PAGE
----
A skin cream that can reduce body size. Are historians sure that wasn’t what Ponce de Leon was seeking? It’s certainly what buyers are looking for, if ads are any indication. But claims like that have to be backed up by solid science, as is clear from the FTC’s $900,000 settlement with Beiersdorf, Inc., marketer of Nivea My Silhouette! (Yes, the exclamation point is on the package.)
Ads for the product touted its “Bio-slim Complex,” a combination of ingredients that includes white tea and anise. In one TV ad, as the voice-over claimed “New Nivea My Silhouette! with Bio-Slim Complex helps redefine the appearance of your silhouette and noticeably firms skin in just four weeks,” the ad showed a woman digging into the recesses of her closet, taking out an old pair of jeans, and trying them on to learn that they fit. “So you can rediscover your favorite jeans and how they still get his attention.”
Um, OK. Except that according to the FTC, using the product doesn’t really result in a significant reduction in body size. That’s why the agency challenged the claim as false.
For pleadings watchers, there’s another interesting angle involving sponsored search engine keywords. The FTC’s complaint mentions that the company had a deal with a leading search engine so that a webpage marketing Nivea My Silhouette! would show up in response to searches for information relating to body size. Thus, if someone typed in a phrase like “stomach fat,” the search yielded a sponsored link at the top of the page that said “Want a toned stomach? NIVEA My Silhouette Can Redefine the Appearance of Your Curves!” (The complaint offers no explanation for the wandering exclamation point.)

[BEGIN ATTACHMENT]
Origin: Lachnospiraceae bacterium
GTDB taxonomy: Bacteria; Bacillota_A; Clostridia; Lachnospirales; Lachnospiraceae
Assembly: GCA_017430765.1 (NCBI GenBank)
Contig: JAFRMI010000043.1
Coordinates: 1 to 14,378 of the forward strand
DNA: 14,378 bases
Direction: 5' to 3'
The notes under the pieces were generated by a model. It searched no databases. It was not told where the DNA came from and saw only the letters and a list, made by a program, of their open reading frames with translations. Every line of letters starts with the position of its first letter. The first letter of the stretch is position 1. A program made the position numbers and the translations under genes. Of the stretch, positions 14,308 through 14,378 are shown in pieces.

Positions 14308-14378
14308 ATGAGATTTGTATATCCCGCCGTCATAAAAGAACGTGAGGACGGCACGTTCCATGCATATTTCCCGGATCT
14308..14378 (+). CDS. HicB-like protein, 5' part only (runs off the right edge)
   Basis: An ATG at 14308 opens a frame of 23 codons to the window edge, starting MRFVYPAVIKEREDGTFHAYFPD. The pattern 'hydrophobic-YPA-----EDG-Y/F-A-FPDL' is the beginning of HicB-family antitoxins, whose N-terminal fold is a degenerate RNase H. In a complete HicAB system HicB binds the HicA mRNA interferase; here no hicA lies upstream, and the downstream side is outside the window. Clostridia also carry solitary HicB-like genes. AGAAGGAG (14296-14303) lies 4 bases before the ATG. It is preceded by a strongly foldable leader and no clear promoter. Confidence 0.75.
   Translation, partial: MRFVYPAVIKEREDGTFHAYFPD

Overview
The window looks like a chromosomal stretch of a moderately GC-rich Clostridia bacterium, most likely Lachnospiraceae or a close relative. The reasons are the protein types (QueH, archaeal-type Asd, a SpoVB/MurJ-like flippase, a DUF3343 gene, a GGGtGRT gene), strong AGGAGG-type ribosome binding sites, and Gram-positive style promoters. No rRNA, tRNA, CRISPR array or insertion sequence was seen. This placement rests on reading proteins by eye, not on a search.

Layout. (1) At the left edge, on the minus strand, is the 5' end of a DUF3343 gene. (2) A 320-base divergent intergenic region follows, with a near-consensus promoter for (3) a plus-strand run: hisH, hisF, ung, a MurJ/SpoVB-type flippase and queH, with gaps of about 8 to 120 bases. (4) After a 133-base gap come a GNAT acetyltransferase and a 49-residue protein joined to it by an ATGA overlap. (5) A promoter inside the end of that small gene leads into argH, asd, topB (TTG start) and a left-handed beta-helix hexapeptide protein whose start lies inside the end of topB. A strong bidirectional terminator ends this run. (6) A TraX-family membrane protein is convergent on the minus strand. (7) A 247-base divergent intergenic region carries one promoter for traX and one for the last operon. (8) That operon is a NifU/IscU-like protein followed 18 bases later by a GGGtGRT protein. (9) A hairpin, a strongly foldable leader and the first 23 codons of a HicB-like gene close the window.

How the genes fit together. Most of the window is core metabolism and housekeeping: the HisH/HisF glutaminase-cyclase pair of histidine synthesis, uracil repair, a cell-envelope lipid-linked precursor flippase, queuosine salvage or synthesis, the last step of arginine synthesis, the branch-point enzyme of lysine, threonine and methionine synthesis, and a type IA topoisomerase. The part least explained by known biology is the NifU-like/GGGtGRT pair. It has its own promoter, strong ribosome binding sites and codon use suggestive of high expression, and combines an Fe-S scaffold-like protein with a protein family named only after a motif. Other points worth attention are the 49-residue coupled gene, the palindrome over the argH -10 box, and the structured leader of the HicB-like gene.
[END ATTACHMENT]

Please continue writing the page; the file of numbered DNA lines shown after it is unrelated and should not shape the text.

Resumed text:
In addition to $900,000 in redress, the proposed order imposes tough injunctive provisions. Under Part I, Beiersdorf can’t represent that any topically applied product causes substantial weight or fat loss or a substantial reduction in body size.
Subject to that provision, Part II says that Beiersdorf can’t represent that any “covered product” or “essentially equivalent product” — terms defined in the order — causes weight or fat loss or a reduction in body size, unless the claim is non-misleading and the company has competent and reliable scientific evidence substantiating the claim. For claims covered by Part II, “competent and reliable scientific evidence” means at least two adequate and well-controlled human clinical studies of the covered product or of an essentially equivalent product “conducted by different researchers, independently of each other, that conform to acceptable designs and protocols and whose results, when considered in light of the entire body of relevant and reliable scientific evidence, are sufficient to substantiate that the representation is true.” That provision also establishes that Beiersdorf will have the burden of proving that a product satisfies the definition of “essentially equivalent product.”
Under Part III, if Beiersdorf wants to make any other claims about the health benefits of a covered product, the company will need competent and reliable scientific evidence, defined for those representations as “tests, analyses, research, or studies that have been conducted and evaluated in an objective manner by qualified persons, and that are generally accepted in the profession to yield accurate and reliable results.” That provision specifies that the evidence has to be “sufficient in quality and quantity based on standards generally accepted in the relevant scientific fields, when considered in light of the entire body of relevant and reliable scientific evidence, to substantiate that the representation is true.”